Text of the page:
It's not unusual for foreigners in France to have some or all of their income coming from outside France - whether that is a pension paid from an overseas country, remote working for a non-French company or rental income from a property outside France.

One key thing to realise about the French tax declaration is that it is asking for details of all your global income, not just income in France.


If your country has a tax treaty in place with France (which most countries do) you won't pay tax twice on the same income, but you still need to declare it in France.

READ ALSO What do I need to tell the French taxman about my assets outside France?

All income must be declared in euros - unlike the US there is no set formula for converting income in pounds/ dollars / other currency into euros. 

Reader question: How do I convert my income into euros for the French tax declaration?

Tax for second-home owners 

If you live outside France but you own property here which you use as a second-home or holiday home then there are a few things to be aware of.

The first is whether you are a 'tax resident' of France - if you use your French property just for holidays then you probably won't be, but the French tax system begins to consider you tax resident if you spend at least six months of the year here, so this can affect certain second-home owners who spend a significant amount of time in their French property.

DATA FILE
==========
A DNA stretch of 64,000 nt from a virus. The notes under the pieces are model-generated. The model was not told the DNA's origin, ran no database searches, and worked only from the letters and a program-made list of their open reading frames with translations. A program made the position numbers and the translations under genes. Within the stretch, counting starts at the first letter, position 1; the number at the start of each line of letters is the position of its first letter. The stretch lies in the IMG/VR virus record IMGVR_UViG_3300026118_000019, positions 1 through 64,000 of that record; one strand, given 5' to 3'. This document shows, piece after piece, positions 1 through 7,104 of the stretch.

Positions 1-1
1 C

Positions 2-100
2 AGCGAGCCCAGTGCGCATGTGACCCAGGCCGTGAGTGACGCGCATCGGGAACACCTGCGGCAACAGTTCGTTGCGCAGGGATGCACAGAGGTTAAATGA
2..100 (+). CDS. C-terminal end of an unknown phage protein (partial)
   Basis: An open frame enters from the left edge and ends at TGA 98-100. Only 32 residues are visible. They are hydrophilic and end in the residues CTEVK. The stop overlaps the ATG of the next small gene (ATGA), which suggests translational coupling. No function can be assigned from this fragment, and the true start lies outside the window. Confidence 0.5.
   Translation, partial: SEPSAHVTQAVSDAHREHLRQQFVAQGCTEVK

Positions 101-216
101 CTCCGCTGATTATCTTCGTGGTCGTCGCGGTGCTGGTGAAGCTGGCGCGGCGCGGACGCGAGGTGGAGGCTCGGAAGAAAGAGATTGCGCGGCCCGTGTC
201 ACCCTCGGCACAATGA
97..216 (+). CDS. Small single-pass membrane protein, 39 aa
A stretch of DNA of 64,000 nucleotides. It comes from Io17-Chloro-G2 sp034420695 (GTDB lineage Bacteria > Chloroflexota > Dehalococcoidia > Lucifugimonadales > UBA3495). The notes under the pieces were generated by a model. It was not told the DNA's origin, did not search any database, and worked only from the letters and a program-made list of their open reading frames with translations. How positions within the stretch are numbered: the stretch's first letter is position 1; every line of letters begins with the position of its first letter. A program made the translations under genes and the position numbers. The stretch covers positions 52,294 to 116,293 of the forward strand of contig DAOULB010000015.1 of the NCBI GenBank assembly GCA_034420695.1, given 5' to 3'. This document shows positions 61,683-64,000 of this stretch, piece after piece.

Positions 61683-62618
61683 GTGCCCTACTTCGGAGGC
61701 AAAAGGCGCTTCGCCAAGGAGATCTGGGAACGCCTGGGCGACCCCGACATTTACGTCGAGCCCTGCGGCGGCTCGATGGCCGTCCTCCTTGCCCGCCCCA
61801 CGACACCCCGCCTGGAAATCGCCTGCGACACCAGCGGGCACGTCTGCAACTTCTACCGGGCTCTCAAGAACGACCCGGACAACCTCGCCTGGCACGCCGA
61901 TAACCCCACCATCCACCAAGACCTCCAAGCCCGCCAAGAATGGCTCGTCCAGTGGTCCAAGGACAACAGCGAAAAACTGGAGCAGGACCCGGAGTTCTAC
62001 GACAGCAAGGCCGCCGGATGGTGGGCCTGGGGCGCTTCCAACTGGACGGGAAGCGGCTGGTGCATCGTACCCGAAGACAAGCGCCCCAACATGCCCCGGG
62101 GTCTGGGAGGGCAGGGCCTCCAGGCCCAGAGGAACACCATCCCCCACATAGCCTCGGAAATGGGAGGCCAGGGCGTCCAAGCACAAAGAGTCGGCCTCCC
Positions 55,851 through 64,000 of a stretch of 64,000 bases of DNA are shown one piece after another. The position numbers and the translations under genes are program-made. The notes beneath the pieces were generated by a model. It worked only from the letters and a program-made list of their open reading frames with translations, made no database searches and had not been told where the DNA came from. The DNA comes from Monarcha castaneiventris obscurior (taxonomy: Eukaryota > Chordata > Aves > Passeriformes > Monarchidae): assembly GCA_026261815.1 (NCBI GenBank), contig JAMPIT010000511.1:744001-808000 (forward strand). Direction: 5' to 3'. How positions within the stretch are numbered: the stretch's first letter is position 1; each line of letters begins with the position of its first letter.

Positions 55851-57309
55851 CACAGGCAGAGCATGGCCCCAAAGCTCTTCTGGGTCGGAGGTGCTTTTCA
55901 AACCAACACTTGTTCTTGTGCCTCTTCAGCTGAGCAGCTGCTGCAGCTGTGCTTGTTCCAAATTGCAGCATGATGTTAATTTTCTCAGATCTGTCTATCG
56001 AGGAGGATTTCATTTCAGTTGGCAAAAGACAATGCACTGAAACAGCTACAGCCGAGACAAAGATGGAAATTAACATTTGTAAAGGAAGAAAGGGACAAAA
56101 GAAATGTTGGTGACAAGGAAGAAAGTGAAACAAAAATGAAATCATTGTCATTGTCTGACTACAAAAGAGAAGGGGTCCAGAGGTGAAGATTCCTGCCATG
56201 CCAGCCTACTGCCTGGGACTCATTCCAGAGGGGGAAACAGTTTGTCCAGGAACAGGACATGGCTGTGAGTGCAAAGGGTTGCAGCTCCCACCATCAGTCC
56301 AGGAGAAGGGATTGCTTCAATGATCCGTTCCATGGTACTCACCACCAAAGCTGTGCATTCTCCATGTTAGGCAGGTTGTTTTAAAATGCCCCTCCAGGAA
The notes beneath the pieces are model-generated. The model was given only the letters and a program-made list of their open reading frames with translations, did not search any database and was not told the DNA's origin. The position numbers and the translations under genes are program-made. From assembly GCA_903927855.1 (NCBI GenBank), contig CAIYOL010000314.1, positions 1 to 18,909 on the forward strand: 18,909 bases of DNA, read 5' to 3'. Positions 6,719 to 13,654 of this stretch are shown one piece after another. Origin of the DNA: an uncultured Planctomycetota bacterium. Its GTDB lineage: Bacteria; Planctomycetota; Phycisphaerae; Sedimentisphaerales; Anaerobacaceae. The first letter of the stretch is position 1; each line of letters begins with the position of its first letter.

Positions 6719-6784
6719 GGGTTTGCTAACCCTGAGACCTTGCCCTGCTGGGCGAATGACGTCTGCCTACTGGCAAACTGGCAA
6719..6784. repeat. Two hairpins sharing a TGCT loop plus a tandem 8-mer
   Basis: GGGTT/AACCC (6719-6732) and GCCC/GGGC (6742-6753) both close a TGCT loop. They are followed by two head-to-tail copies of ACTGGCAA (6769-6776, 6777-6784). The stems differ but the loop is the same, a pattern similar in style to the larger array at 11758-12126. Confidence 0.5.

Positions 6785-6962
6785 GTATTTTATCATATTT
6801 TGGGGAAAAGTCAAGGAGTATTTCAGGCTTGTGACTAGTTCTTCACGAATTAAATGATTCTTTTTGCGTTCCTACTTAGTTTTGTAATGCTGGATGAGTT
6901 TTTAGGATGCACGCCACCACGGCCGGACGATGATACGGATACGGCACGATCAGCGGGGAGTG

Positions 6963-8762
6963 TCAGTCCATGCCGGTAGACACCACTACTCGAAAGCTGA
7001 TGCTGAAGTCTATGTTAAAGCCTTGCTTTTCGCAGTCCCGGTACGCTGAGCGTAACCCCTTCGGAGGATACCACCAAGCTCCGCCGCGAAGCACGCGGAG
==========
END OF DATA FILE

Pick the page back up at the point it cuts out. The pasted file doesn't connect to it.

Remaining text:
The other thing to consider is whether you have any French income through renting out your property, including on Airbnb - if you do, then you will need to declare this income in France.

Find full details of tax residency rules HERE.

And finally, even if you are not tax resident and don't have to complete the annual income tax declaration, you will have to complete the one-off property tax declaration (déclaration d'occupation) if you have not already. Full details HERE

Getting help

If you're completely daunted by the French system then don't panic - help is available.


From online guides to help at the tax office to finding an English-speaking accountant, here is how to get help with your French taxes.

If you have further questions on French taxes, you can visit our FAQs section HERE, or our French taxes section HERE. If you can't find the answer you are looking for, feel free to leave your question in the comments section below or email us [email protected] and we will do our best to answer it for you.


Join the conversation in our comments section below. Share your own views and experience and if you have a question or suggestion for our journalists then email us at [email protected].
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Susan Quick 2024/04/04 01:02
I have a U.K. credit card. Should that be declared as a foreign bank account on French tax return.
Will ALKASS 2024/03/26 14:20
Could you please answer this question: I am a British citizen and I live in England and pay taxes to the HMRC. I spend less than 6 months a year in France in my second home. I have recently opened a LIVRET A bank account with a French bank. This is accessible to non-residents and the interest is paid tax-free. My question is: Do I have to declare the interest gained on this account to HMRC on my tax return or is it also tax-free for the Brits? Thank you